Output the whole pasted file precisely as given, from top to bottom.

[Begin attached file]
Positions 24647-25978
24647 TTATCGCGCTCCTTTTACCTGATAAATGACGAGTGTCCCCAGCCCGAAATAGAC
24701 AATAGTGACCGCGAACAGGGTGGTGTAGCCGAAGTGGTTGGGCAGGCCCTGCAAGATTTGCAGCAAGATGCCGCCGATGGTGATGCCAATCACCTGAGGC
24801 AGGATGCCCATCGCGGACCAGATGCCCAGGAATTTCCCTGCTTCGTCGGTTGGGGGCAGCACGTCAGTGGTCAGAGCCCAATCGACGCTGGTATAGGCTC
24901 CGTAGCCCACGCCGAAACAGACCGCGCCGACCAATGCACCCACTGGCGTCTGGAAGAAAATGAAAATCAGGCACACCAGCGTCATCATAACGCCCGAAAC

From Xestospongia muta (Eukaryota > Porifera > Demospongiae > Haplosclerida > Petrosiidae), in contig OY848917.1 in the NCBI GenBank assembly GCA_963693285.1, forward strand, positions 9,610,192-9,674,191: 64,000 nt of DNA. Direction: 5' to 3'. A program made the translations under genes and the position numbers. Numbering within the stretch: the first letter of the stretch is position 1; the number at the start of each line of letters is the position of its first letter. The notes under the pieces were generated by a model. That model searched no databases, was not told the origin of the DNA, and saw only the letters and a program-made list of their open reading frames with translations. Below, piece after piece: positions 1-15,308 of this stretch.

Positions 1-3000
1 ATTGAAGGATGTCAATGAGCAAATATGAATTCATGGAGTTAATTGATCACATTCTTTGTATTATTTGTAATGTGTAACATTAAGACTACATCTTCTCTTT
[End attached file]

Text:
Positions 24647-25978
24647 TTATCGCGCTCCTTTTACCTGATAAATGACGAGTGTCCCCAGCCCGAAATAGAC
24701 AATAGTGACCGCGAACAGGGTGGTGTAGCCGAAGTGGTTGGGCAGGCCCTGCAAGATTTGCAGCAAGATGCCGCCGATGGTGATGCCAATCACCTGAGGC
24801 AGGATGCCCATCGCGGACCAGATGCCCAGGAATTTCCCTGCTTCGTCGGTTGGGGGCAGCACGTCAGTGGTCAGAGCCCAATCGACGCTGGTATAGGCTC
24901 CGTAGCCCACGCCGAAACAGACCGCGCCGACCAATGCACCCACTGGCGTCTGGAAGAAAATGAAAATCAGGCACACCAGCGTCATCATAACGCCCGAAAC

From Xestospongia muta (Eukaryota > Porifera > Demospongiae > Haplosclerida > Petrosiidae), in contig OY848917.1 in the NCBI GenBank assembly GCA_963693285.1, forward strand, positions 9,610,192-9,674,191: 64,000 nt of DNA. Direction: 5' to 3'. A program made the translations under genes and the position numbers. Numbering within the stretch: the first letter of the stretch is position 1; the number at the start of each line of letters is the position of its first letter. The notes under the pieces were generated by a model. That model searched no databases, was not told the origin of the DNA, and saw only the letters and a program-made list of their open reading frames with translations. Below, piece after piece: positions 1-15,308 of this stretch.

Positions 1-3000
1 ATTGAAGGATGTCAATGAGCAAATATGAATTCATGGAGTTAATTGATCACATTCTTTGTATTATTTGTAATGTGTAACATTAAGACTACATCTTCTCTTT